Jonas Salk, who eliminated polio. Louis Pasteur, who discovered germs. John Snow who proved that cholera spread via contaminated water and thus strengthened the case for public sanitation immeasurably... And just missing your 200 year deadline, Edward Jenner who introduced and championed vaccination.
       
      In just one field of human endeavor (medical science), these are people who caused change.
       
      As important as the moon landing is historically, Neil Armstrong was just a cog - the guy standing in the right place at the right time to be picked to pilot the mission.

  • by NemoinSpace (1118137) on Saturday August 25, 2012 @03:59PM (#41124379) Homepage Journal
    Never met Neil Armstrong. I suspect one day we will have a memorial park at tranquility base.
  • by zugurudumba (1009301) on Saturday August 25, 2012 @03:59PM (#41124381)
    Hundreds and thousands of years from now, people who made the first moon landing possible will live on through the name of Mr. Armstrong, who will continue to appear in the history books. Thank you, Mr. Armstrong.
  • by NemoinSpace (1118137) on Saturday August 25, 2012 @04:18PM (#41124519) Homepage Journal
    stupid statement,
    Armstrong wasn't born in Kenya.
  • by Anonymous Coward on Saturday August 25, 2012 @04:18PM (#41124521)
  • by epp_b (944299) on Saturday August 25, 2012 @04:20PM (#41124543)

    ...then may his ashes be scattered among the moon's dust.

    Were I American, I'd be proud to see my taxes pay for such a mission. Heck, I'd be proud to see my *Canadian* tax dollars pay for it (though, it might only get them 99.742% of the way there ;)

    What a hero and what a sad day.

  • by Vainglorious Coward (267452) on Saturday August 25, 2012 @04:39PM (#41124669) Journal
    One last breath for a man, one enduring legend for mankind
  • by zentec (204030) * <zentec@gmailPERIOD.com minus punct> on Saturday August 25, 2012 @04:49PM (#41124745)

    I was fortunate to get a first hand viewing on TV of all the Apollo missions while bouncing on the knee of my father. The Apollo 11 astronauts were my first heroes and not long after I could read I enjoyed every book, magazine and encyclopedia article I found about them and their mission.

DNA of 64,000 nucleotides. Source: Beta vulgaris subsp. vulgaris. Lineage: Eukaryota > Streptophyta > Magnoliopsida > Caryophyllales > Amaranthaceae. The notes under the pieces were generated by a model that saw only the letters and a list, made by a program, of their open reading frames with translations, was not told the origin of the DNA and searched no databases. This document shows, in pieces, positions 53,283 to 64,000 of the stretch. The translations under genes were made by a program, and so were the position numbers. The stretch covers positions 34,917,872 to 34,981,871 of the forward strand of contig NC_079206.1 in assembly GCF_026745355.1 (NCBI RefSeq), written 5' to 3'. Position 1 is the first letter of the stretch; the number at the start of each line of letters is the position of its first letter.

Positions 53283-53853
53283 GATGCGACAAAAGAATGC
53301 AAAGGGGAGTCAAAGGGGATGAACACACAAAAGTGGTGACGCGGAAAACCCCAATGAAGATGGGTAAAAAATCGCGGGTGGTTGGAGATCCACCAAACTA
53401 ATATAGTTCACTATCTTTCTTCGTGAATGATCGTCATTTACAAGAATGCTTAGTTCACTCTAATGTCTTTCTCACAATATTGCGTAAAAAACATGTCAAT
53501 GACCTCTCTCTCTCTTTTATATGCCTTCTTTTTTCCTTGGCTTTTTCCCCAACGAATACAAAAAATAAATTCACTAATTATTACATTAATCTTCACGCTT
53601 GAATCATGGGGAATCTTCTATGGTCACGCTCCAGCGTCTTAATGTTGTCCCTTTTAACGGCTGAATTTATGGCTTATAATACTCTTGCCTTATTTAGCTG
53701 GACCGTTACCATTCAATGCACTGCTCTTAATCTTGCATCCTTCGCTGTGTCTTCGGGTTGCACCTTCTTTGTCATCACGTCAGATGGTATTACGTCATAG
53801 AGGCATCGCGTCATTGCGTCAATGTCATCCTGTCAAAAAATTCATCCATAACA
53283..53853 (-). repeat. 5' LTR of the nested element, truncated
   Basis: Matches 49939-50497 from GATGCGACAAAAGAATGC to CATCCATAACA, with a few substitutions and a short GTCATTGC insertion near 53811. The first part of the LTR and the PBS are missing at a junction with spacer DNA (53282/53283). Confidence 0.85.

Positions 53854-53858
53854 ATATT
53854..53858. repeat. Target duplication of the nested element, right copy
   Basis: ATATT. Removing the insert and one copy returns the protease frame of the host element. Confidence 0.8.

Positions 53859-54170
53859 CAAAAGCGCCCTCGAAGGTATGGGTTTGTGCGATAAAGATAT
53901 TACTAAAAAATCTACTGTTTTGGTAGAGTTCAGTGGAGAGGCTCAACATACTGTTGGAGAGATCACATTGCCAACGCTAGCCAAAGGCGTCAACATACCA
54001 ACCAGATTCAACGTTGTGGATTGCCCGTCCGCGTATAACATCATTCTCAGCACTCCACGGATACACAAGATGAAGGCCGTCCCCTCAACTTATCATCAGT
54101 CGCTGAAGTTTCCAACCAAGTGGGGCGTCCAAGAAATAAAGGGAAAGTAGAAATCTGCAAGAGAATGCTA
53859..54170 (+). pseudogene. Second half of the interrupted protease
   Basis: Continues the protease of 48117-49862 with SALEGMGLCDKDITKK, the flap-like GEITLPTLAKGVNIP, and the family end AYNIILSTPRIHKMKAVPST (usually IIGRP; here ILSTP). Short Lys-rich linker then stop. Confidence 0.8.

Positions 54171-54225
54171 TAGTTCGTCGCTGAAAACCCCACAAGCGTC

Armstrong is the model on how to be a hero; do something exemplary and treat it as just another day at the office. Embrace knowledge, challenge your mind and enjoy your job. And when it's over, it is over. Armstrong shied away from the public spotlight and certainly passed on what would have been many lucrative opportunities to cash-in on his fame. Instead, he remained pretty much the same person after the mission as before.

    Sad day today, to know of the loss of a great person.

  • State Funeral? (Score:5, Insightful)

    by ObsessiveMathsFreak (773371) <obsessivemathsfreakNO@SPAMeircom.net> on Saturday August 25, 2012 @05:07PM (#41124857) Homepage Journal

    While I do understand that the US is in financial difficulty, it strikes me as important that the first man to walk on the Moon---on another celestial sphere---should be given a significant send off.

    Frankly, I think the funeral should be at least on par with that expected for a _sitting_ president, and probably beyond. It may well end up being the most important funeral, or the most important man, in the history of the United States, if not the world.

    Neil Armstrong deserves a state procession---an international procession. America and the World owe both he and his generation that much at least.

    • Re:State Funeral? (Score:4, Insightful)

      by geekmux (1040042) on Saturday August 25, 2012 @05:51PM (#41125137)

      While I do understand that the US is in financial difficulty, it strikes me as important that the first man to walk on the Moon---on another celestial sphere---should be given a significant send off.

      Frankly, I think the funeral should be at least on par with that expected for a _sitting_ president, and probably beyond. It may well end up being the most important funeral, or the most important man, in the history of the United States, if not the world.

      Neil Armstrong deserves a state procession---an international procession. America and the World owe both he and his generation that much at least.

      He deserves exactly what every other person deserves when they pass away.** Their last wishes granted.

      It's nice and all that we sit back and "demand" these glorious sendoffs, but in all honestly, I'd much rather respect a man of honor and whatever wishes he had for his end.

      (** = I was going to use the words "leave this world" in reference to his celestial passing, but he's kind of BTDT already. ;-)